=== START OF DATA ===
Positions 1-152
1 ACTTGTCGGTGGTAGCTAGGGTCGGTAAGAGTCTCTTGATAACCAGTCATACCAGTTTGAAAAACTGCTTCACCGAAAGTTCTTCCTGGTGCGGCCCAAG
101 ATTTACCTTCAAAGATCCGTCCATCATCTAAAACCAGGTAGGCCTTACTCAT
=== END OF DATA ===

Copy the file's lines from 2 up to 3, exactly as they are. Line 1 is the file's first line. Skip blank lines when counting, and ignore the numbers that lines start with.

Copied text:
1 ACTTGTCGGTGGTAGCTAGGGTCGGTAAGAGTCTCTTGATAACCAGTCATACCAGTTTGAAAAACTGCTTCACCGAAAGTTCTTCCTGGTGCGGCCCAAG
101 ATTTACCTTCAAAGATCCGTCCATCATCTAAAACCAGGTAGGCCTTACTCAT